Did hospital pharmacist expose patients to HIV?

March 8, 2016

Shore Medical Center of Somers Point, N.J. recently informed 213 patients who received intravenous morphine or hydromorphine that they may have been exposed to HIV or hepatitis B or C.

Shore Medical Center of Somers Point, N.J. recently informed 213 patients who received intravenous morphine or hydromorphine that they may have been exposed to HIV or hepatitis B or C because of suspected drug tampering by a pharmacist.

"We have been working with public health authorities to determine if patients could have been exposed to blood-borne pathogens at Shore through contact with this employee's blood," said Brian Cahill, a hospital spokesperson.

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Specifically, the hospital is investigating whether patients who received IV medication between July 1, 2013 and Sept. 17, 2014 later contracted HIV or hepatitis B or C.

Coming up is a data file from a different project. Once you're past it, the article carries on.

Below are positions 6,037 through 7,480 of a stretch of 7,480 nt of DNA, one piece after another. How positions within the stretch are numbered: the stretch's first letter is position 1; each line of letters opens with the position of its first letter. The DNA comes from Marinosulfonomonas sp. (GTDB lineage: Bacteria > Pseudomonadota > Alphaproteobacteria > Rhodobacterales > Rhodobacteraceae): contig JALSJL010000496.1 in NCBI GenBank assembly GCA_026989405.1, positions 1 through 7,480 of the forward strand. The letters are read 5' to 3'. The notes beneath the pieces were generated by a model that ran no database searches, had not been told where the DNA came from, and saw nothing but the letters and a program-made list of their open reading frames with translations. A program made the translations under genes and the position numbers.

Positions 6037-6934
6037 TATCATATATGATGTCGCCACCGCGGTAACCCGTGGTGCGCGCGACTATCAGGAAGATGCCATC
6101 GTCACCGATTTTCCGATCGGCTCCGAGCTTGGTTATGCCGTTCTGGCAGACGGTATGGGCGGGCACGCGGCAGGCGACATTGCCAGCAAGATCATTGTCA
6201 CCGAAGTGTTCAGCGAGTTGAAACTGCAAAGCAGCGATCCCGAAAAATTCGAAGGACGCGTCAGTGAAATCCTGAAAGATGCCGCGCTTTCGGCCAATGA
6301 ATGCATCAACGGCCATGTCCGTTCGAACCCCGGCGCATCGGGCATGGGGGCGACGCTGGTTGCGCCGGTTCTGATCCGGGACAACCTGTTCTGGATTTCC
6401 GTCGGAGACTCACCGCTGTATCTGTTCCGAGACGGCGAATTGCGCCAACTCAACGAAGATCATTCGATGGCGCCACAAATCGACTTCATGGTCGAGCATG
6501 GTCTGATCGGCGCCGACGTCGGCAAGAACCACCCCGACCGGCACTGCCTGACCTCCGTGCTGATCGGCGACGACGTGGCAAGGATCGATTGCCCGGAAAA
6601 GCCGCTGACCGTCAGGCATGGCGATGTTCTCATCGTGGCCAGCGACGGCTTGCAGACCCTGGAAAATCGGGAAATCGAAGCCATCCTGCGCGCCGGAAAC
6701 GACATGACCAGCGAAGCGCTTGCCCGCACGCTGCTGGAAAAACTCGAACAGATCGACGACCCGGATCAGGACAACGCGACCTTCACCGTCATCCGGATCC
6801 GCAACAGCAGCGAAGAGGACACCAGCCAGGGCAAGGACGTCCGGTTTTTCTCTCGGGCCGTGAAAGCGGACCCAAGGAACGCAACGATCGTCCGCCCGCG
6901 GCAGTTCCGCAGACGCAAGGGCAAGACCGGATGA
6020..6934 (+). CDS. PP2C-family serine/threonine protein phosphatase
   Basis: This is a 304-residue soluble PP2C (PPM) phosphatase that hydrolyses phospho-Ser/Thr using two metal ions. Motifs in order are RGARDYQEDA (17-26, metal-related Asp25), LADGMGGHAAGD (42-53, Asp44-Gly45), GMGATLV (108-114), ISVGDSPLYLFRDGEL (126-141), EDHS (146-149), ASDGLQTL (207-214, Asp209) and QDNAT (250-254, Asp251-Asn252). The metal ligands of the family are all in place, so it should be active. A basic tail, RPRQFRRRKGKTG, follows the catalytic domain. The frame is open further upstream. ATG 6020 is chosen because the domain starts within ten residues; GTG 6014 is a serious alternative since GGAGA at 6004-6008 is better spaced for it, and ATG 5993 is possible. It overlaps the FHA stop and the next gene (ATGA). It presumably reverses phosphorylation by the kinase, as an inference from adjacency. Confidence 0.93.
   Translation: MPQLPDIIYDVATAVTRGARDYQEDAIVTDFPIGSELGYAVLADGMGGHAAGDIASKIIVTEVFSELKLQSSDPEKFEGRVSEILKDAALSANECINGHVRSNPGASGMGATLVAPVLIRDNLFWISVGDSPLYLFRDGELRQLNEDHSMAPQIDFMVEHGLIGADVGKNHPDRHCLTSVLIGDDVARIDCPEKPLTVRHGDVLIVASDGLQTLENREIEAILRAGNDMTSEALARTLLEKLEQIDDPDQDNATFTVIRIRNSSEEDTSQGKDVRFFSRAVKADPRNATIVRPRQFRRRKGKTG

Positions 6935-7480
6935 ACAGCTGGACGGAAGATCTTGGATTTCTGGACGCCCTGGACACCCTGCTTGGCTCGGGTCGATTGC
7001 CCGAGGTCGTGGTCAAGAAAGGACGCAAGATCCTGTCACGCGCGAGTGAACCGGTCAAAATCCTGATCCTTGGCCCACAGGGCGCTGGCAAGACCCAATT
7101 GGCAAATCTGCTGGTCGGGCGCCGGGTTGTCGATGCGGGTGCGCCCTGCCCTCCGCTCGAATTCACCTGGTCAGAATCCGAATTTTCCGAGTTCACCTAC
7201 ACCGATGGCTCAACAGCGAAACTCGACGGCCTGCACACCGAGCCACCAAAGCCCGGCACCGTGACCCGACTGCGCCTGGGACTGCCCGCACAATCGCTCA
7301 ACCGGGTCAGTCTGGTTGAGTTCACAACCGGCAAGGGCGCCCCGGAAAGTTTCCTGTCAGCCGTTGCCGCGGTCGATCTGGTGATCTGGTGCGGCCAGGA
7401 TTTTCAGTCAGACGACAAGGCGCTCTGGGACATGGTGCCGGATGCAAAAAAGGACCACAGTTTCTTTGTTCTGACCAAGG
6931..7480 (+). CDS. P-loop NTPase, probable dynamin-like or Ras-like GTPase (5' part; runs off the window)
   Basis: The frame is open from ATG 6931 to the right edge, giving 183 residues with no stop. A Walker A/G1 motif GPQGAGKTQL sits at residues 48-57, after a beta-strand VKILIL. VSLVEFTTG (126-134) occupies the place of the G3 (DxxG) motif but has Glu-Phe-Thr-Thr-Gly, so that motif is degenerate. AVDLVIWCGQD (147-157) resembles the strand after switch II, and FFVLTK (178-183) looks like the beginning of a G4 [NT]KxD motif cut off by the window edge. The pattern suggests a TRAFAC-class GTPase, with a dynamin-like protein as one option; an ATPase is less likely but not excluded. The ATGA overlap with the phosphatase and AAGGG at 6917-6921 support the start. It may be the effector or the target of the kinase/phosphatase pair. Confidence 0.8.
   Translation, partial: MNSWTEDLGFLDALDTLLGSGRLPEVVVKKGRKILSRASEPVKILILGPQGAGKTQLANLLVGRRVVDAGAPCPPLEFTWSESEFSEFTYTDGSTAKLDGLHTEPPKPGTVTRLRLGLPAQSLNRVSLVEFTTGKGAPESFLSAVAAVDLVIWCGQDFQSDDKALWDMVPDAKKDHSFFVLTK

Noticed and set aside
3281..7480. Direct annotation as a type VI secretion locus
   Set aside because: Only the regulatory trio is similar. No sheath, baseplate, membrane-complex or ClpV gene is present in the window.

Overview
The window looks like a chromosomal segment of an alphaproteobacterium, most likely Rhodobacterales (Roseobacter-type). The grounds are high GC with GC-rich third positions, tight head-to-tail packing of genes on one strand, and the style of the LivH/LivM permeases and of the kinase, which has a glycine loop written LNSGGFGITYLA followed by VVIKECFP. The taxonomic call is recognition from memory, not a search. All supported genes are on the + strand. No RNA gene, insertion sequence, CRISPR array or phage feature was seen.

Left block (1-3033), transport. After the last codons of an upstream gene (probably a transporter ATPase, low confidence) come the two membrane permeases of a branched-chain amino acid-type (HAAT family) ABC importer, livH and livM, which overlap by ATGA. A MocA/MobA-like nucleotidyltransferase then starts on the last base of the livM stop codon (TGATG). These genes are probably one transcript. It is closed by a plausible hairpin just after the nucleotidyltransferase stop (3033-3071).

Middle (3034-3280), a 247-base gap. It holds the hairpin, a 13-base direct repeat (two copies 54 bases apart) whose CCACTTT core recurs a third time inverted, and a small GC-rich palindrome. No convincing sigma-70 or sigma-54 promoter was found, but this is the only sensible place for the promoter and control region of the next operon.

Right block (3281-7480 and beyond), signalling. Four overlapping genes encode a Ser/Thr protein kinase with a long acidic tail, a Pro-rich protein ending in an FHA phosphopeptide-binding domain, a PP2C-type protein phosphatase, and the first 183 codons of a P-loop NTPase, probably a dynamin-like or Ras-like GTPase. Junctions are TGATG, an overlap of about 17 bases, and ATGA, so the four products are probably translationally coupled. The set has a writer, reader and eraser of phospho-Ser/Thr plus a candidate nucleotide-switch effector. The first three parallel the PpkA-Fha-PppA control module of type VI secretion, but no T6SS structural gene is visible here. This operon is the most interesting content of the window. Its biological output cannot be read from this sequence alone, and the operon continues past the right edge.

“We take patient care very seriously. Through our safety protocol, we identified inconsistencies in a former pharmacy employee's work. We immediately suspended the employee and conducted a thorough internal investigation. The employee was terminated, and we notified the proper regulatory agencies,” Cahill said.

Patients were informed of the potential problem after an investigation by the Atlantic County Prosecutors Office of 53 year-old pharmacist Frederick P. McLeish.

Prosecutors allege that, between July and September 2014, McLeish removed morphine from vials and replaced the drug with saline solution. Prosecutors alleged that McLeish stole the drugs for personal use.

 

State health officials fear McLeish’s reuse of needles may have exposed patients to his blood.

In January, McLeish was charged with drug tampering, theft by unlawful taking, and possession of a controlled dangerous substance. He was jailed on $20,000 bail. McLeish had been suspended since September 2014.